U.S. v. Trapp, supra.
The judge therefore found that
[f]or substantially the same reasons articulated in Mayo, the Court finds the search incident to arrest exception inapplicable in this circumstance. See U.S. v. Mayo, supra. (concluding `it is simply inappropriate to analogize [modern] cell phones to cigarette packs, purses, and address books; the more apt comparison is to computers.’).
Accordingly, Goding's 4th Amendment rights were violated when the FBI searched her phone, without a warrant, two weeks after her arrest. As in Mayo, however, the Court finds application of the exclusionary rule unwarranted because the FBI acted with a reasonable good-faith belief that a warrant was not required. . . . . Indeed, at the time of the search, `all of the circuits to address the issue had permitted cell phone searches incident to arrest. U.S. v. Mayo, supra. Wurie was not decided until May 17, 2013, and the Second Circuit [Court of Appeals] has not directly addressed the issue. `Law enforcement in this case was acting pursuant to reasonable reading of Supreme Court precedent and a general consensus in other circuits.’ U.S. v. Mayo, supra. The good-faith exception therefore applies.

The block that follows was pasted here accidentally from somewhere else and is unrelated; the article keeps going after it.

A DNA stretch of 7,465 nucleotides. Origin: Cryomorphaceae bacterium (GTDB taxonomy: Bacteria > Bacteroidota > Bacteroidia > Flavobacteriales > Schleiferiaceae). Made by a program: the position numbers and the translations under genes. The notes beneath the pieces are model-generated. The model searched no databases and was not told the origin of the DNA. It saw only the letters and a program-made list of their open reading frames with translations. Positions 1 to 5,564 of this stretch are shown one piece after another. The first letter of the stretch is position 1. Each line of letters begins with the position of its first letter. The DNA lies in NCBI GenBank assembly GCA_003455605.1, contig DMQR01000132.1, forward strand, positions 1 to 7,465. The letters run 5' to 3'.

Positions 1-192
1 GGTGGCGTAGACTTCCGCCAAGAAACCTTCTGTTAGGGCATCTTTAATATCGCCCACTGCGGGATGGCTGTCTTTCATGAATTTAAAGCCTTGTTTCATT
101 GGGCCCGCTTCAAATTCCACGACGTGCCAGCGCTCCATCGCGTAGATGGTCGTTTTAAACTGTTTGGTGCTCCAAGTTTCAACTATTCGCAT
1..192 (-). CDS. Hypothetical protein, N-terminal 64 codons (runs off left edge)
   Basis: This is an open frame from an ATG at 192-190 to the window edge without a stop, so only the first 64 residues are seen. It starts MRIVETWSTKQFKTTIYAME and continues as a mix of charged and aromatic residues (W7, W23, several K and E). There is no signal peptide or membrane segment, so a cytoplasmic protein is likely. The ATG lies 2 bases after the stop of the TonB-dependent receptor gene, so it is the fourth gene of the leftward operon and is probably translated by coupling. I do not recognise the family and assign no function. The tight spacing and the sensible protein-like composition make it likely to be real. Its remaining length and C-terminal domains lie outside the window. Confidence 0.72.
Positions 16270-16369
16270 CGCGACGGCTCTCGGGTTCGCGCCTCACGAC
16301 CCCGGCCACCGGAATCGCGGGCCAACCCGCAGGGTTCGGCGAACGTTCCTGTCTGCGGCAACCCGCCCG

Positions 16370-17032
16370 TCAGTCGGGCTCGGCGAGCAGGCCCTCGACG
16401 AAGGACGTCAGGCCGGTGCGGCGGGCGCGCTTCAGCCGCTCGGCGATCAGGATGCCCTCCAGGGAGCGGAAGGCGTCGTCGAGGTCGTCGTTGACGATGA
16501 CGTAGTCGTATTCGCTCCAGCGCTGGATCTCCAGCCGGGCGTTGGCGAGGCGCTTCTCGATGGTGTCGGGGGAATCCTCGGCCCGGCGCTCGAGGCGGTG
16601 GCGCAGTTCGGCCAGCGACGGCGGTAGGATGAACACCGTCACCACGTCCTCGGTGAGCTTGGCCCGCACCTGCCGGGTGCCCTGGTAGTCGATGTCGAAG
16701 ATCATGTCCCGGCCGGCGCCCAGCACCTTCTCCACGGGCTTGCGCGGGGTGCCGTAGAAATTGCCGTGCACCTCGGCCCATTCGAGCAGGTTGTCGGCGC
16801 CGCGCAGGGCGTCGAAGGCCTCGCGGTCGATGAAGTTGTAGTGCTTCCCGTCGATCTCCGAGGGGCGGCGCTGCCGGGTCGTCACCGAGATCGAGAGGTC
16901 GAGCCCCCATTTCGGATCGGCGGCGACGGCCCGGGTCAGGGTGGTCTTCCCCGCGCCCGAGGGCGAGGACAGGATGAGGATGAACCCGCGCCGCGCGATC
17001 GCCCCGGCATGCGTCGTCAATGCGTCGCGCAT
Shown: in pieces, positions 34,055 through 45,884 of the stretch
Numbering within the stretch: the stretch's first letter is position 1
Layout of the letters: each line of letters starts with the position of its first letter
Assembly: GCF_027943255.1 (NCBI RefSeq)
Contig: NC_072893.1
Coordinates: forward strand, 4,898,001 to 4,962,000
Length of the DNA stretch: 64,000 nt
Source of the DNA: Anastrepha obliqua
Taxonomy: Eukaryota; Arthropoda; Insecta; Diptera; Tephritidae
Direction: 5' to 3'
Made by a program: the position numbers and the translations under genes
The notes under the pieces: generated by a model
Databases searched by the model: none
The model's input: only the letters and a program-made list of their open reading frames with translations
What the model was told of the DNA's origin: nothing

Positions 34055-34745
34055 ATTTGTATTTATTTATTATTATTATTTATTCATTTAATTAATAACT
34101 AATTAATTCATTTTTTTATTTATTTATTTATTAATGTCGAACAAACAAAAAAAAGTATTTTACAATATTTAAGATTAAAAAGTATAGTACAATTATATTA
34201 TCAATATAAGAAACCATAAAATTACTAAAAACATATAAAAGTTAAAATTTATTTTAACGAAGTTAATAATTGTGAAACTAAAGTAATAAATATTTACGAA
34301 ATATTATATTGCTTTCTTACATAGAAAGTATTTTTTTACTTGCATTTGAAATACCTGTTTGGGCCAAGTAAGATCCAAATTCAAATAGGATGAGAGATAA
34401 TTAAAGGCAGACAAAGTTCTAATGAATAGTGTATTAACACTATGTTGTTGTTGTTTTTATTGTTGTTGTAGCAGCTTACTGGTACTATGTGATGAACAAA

U.S. v. Trapp, supra.
As Wikipedia explains, the good faith exception essentially nullifies the need to apply the exclusionary rule, which is how courts enforce the 4th Amendment. In other words, the premise is that law enforcement officers investigate, and conduct searches and seizures, to obtain evidence they can use in a prosecution. The default standard, in terms of a remedy for violations of the 4th Amendment is the exclusionary rule, which is based on the premises that (i) police violate the 4th Amendment to get evidence and (ii) if the exclusionary rule bars officers from using evidence obtained in violation of the 4th Amendment, then this should deter officers from committing such violations.
But since the exclusionary rule implicitly assumes deliberate conduct, i.e., deliberate violations of the 4th Amendment, courts have decided there is no need to apply it when officers did not act in bad faith, i.e., did not deliberately violate the 4th Amendment. Instead, they reasonably assumed that their conduct did not violation the 4th Amendment.
So, Goding won on one issue and lost on another. The judge therefore denied her motion to suppress. U.S. v. Trapp, supra.